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RE: are we there yet?
yesterday i read a couple things about python, including a short article by
paul prescod and an interview with guido, here:
the interview included the following:
Q: One of the things that distinguishes Python when compared to Perl is that
Python has been implemented multiple times: CPython, JPython/Jython,
Stackless Python, etc. Have multiple implementations of Python been a goal
for the Python language, or is it an interesting side effect of Python's
standard implementation? Where would you like these alternative
implementations to take Python?
A: These really are only two implementations, Jython and CPython: Stackless
is just an add-on for CPython. But there's a third implementation, Python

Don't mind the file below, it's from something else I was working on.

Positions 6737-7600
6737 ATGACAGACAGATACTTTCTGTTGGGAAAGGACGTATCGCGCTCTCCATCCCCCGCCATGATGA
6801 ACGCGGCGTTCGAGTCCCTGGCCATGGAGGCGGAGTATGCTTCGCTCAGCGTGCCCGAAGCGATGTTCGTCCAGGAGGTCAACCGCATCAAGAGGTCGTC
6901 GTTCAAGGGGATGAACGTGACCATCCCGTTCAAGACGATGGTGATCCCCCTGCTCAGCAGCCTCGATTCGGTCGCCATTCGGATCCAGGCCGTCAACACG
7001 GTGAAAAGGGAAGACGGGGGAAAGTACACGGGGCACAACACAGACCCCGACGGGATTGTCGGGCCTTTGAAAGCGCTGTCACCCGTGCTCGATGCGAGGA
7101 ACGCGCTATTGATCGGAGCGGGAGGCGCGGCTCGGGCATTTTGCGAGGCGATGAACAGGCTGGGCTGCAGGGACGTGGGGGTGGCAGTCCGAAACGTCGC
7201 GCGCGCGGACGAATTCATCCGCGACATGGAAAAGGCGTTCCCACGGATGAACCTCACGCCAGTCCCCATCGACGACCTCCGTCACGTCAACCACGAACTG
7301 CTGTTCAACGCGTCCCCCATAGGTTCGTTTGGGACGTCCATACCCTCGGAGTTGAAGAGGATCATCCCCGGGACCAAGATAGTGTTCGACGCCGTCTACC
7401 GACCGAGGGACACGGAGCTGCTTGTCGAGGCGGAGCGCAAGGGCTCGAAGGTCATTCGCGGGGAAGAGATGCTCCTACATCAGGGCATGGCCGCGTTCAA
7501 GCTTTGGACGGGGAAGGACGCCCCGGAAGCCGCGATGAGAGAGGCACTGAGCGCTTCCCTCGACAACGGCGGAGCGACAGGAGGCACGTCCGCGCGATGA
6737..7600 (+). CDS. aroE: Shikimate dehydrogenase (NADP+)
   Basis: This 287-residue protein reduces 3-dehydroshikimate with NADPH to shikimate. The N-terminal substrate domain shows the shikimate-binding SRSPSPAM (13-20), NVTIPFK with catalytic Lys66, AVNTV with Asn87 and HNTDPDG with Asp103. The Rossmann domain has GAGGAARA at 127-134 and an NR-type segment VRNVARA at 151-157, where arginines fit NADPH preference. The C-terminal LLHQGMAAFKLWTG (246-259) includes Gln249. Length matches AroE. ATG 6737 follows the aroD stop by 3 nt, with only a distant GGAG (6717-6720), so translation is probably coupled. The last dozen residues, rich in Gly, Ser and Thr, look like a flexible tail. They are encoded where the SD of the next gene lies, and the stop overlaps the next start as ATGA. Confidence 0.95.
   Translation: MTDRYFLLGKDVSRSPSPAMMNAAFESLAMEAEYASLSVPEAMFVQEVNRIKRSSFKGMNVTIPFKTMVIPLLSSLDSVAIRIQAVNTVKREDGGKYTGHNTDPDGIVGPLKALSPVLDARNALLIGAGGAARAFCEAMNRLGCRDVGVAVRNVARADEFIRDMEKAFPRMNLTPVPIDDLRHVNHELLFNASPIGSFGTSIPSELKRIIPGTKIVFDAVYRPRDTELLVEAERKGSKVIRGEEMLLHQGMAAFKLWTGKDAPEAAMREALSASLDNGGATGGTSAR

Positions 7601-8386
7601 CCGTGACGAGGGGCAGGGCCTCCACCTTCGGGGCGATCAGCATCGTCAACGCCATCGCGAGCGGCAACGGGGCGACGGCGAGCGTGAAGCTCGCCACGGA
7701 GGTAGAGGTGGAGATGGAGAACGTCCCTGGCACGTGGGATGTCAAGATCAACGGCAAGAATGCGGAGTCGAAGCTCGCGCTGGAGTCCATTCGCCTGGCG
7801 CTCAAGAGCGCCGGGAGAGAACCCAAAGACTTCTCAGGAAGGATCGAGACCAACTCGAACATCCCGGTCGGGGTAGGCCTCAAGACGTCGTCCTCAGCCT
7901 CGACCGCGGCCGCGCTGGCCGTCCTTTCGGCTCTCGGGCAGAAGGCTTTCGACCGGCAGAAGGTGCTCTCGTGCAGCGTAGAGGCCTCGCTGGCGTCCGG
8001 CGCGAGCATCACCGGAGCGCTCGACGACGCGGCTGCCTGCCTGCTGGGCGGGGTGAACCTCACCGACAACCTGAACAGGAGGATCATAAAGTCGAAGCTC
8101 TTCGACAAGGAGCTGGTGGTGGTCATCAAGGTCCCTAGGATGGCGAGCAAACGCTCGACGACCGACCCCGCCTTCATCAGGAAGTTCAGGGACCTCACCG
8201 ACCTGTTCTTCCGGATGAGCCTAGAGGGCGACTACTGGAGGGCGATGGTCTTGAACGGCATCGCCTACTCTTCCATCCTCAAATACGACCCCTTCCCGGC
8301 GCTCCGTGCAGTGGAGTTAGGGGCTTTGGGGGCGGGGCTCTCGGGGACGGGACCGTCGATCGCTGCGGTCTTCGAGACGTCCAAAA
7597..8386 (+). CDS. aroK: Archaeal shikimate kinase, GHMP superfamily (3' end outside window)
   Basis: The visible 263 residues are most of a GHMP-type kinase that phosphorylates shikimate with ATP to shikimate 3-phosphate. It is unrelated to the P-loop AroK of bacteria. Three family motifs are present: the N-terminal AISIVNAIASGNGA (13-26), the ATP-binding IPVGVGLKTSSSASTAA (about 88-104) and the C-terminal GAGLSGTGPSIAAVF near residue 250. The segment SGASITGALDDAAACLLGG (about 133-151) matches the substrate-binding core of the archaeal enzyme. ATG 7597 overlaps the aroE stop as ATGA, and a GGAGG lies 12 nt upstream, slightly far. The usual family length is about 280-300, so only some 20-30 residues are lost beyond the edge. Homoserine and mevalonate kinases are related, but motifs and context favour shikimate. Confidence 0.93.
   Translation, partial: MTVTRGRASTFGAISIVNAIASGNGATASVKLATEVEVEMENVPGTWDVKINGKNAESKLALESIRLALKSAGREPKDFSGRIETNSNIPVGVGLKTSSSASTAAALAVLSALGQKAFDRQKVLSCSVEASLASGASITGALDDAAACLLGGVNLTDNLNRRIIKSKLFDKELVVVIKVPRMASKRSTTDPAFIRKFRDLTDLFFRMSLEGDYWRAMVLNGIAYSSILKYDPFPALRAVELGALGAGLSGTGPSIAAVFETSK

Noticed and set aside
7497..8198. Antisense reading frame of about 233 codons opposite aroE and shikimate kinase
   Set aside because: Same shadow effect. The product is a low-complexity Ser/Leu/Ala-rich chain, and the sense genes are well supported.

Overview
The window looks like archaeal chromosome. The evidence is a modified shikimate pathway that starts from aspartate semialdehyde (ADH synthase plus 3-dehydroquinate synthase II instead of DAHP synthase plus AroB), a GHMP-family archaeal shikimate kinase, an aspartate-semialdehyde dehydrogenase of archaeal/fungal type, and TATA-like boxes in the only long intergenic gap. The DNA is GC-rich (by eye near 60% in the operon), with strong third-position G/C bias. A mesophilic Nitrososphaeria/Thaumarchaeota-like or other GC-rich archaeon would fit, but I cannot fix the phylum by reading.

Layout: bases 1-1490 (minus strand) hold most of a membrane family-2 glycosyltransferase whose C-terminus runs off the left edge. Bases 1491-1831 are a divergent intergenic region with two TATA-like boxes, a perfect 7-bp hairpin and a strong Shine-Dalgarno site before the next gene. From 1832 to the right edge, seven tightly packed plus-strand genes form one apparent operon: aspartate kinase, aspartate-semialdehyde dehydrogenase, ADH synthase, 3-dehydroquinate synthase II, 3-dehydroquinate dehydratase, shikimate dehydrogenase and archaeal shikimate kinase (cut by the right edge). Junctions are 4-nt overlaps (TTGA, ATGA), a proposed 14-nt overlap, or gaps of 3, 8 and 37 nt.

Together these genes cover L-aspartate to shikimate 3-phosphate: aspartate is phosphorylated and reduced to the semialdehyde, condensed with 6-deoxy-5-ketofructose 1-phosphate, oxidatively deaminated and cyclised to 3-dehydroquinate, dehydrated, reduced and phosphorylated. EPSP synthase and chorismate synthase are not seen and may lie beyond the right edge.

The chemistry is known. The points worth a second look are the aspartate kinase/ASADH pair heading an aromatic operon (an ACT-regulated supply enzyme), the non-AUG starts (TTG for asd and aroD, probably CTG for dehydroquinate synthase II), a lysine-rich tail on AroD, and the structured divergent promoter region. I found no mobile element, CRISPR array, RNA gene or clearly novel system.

for .NET. There are also several projects aiming at translating Python to C
code, which will eventually become separate implementations in their own
right, with different semantics in corner cases.
I hope the alternatives take Python to places that CPython cannot reach.
Jython is an obvious example; the C translators will eventually break
through the speed barrier.
as a relative newbie coming into computer science through python, i'd like
to know what the C translators are about and what people think about the
idea. will they (or one of them) speed up python considerably, and if so,
at what cost?
thanks, and i hope the board stays active.
- doug mclagan
Dorai Sitaram <email@example.com> writes:
> Isn't anybody going to rage, rage against the
> dying of the lightweight language list?